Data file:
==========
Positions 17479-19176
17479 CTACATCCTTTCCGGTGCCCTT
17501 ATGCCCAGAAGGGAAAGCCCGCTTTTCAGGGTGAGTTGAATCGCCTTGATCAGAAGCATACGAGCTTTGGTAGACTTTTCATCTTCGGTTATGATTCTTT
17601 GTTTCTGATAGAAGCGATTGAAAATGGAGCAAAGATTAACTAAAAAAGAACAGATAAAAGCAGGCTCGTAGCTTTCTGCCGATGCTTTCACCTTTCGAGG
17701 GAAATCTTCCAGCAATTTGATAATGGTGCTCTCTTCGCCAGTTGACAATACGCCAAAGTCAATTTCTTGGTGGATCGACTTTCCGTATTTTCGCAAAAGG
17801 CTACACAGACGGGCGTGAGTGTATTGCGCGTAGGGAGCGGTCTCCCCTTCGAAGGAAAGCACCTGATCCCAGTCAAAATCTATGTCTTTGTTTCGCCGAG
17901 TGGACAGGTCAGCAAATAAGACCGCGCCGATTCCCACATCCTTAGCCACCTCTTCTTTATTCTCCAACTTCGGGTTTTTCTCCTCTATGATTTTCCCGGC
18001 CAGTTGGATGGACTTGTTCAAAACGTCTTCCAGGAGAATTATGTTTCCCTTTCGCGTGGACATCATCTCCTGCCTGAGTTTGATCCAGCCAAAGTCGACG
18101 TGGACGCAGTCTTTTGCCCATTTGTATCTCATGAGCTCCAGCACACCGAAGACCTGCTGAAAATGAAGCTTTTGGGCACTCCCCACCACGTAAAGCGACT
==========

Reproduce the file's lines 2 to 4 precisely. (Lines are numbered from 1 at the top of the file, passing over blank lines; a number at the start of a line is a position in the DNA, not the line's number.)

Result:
17479 CTACATCCTTTCCGGTGCCCTT
17501 ATGCCCAGAAGGGAAAGCCCGCTTTTCAGGGTGAGTTGAATCGCCTTGATCAGAAGCATACGAGCTTTGGTAGACTTTTCATCTTCGGTTATGATTCTTT
17601 GTTTCTGATAGAAGCGATTGAAAATGGAGCAAAGATTAACTAAAAAAGAACAGATAAAAGCAGGCTCGTAGCTTTCTGCCGATGCTTTCACCTTTCGAGG